Dogs: Detecting Landmines, Building Peace

Their sensitive snouts are literally life-savers. Mine detection dogs, or MDDs, are specially trained canines that sniff out landmines.

The Marshall Legacy Institute (MLI) is an Arlington-based nonprofit that trains and sends MDDs to war-torn countries like Iraq and Afghanistan.

“We have 183 dogs working in 11 different counties,” says Tycie Horsley, who is the development director at MLI.

The dogs are mainly German Shepherds or Belgian Shepherd dogs, and they train for about six months in Texas or Bosnia. However, training and taking care of MDDs does not come at a low price. Horsley says it costs $25,000 to sponsor just one dog.

The dogs have a heightened sense of smell, which allows them to quickly and safely sniff out explosives. In fact, MDDs can smell and detect mines 30 times faster than other demining tools.

“So many mines are made without any sort of metal, so metal detectors are useless,” Horsley explains.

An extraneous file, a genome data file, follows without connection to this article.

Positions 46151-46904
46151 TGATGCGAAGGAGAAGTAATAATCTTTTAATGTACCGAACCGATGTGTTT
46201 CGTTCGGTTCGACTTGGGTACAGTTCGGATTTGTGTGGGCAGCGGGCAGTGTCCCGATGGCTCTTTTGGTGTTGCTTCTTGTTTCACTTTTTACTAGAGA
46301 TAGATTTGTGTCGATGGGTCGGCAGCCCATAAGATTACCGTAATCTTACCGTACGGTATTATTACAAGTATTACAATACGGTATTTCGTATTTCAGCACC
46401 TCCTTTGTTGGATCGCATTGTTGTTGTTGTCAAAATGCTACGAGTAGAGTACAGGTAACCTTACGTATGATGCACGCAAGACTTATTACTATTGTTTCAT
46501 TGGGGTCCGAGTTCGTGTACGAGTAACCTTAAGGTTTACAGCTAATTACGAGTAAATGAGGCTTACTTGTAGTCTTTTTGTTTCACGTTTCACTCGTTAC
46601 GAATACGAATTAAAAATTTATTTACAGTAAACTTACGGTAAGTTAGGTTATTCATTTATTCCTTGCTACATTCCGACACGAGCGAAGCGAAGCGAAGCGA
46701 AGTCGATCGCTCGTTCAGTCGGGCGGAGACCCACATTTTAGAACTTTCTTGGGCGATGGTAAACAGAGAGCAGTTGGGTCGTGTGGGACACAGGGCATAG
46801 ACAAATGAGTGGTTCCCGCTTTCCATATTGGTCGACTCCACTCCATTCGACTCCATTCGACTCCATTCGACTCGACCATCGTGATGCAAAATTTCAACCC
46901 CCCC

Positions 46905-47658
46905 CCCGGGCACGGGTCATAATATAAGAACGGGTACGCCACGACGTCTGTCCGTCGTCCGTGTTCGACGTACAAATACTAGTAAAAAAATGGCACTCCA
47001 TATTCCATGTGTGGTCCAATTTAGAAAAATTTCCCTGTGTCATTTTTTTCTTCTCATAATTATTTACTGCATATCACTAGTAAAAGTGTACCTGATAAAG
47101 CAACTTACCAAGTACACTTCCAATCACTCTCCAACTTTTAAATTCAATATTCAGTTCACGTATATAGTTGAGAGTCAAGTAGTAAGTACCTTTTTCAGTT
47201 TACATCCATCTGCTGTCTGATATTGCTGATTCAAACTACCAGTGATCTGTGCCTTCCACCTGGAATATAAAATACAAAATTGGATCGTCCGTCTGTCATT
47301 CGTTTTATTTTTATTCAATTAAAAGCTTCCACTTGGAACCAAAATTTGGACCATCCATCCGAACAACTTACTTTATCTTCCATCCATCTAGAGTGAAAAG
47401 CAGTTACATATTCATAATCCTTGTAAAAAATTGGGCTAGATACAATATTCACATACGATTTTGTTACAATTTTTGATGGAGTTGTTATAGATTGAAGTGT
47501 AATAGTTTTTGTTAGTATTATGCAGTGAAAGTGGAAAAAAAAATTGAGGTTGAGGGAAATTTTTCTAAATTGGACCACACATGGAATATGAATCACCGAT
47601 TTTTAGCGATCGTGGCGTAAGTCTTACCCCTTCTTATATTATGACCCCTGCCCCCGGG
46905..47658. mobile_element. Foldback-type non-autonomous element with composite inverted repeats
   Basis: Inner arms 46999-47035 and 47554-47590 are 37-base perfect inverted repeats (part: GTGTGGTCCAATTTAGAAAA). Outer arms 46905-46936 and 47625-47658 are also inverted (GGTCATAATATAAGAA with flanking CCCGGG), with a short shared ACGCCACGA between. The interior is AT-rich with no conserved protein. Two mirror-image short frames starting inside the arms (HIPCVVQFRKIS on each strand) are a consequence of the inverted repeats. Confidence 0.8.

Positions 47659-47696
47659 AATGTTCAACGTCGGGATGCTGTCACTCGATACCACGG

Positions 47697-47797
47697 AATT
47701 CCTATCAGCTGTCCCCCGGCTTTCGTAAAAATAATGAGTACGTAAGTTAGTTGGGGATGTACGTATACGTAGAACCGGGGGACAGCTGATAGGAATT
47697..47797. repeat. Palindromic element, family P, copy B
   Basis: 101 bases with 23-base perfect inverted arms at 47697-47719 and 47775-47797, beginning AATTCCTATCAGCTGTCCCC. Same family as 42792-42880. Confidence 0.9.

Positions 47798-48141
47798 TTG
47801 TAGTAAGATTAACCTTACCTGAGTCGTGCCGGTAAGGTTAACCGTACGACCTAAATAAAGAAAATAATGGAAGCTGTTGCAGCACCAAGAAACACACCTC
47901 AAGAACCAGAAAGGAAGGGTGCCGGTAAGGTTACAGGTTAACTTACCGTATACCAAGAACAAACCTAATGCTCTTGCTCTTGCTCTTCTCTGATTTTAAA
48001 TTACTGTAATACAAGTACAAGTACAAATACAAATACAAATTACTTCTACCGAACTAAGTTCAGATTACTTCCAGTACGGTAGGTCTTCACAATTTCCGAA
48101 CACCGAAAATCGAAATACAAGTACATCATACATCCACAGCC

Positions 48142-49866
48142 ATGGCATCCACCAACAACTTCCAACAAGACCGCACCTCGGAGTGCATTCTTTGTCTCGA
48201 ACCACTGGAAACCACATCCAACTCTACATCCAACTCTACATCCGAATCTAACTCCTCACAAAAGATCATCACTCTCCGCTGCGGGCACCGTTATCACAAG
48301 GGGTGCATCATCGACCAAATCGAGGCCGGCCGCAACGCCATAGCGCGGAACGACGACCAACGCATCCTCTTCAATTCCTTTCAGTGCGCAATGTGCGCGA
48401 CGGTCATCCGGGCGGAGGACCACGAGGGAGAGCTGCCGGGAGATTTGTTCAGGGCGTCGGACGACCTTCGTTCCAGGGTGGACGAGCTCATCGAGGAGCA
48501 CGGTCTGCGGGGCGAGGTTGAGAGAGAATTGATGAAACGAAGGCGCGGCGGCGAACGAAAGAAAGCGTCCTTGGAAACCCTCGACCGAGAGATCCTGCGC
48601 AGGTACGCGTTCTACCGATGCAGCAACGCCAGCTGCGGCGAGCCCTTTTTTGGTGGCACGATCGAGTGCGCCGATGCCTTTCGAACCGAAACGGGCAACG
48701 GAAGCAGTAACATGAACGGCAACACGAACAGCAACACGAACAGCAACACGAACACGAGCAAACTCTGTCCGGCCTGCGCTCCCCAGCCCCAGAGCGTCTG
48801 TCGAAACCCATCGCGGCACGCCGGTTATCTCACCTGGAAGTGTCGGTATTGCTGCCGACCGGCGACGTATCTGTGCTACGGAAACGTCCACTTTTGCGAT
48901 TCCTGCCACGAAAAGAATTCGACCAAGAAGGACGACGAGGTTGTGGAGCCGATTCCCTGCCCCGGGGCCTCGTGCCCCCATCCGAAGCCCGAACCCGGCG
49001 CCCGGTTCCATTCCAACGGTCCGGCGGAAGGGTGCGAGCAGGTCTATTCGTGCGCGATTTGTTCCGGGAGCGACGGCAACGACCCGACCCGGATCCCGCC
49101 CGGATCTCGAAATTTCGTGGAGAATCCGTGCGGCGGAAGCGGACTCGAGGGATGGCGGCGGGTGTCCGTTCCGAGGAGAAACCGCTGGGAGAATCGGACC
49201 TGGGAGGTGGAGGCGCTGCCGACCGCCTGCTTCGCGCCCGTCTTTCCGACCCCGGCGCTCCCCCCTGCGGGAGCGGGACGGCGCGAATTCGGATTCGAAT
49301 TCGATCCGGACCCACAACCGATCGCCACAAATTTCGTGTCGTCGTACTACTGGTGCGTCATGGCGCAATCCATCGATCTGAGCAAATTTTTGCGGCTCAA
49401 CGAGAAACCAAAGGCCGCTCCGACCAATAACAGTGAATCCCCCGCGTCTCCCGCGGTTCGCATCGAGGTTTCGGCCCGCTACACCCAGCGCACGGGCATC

In 2012, the institute’s MMDs searched and cleared almost 2 million square miles of land, saving tens of thousands of lives. So far, MLI has yet to have a dog killed or injured by landmines.

“They’re very good at what they do,” Horsley says. “They’re just able to save lives.”

The canines are not just mine detection dogs, they are also goodwill ambassadors. Horsley says through CHAMPS (Children Against Mines Program), American children learn about the problem of landmines abroad. From the program, 28 dogs have been sponsored by children in the U.S.

“It’s a great way to link-up kids here with kids in countries like Iraq and Afghanistan. They use things like Skype and Yahoo Messenger. They actually talk to each other and learn about each other’s cultures,” says Horsley, who adds that the children also learn about the devastating impact of landmines.

According to Horsley, American kids have raised money through bake sales and walkathons to provide prosthetic limbs and other medical care for the injured kids.

The dogs retire after working for six-to-eight years. In most situations, the handler adopts the dog. If for some reason, the adoption is not possible, Horsley says the dogs are brought back to the U.S. where they are adopted.

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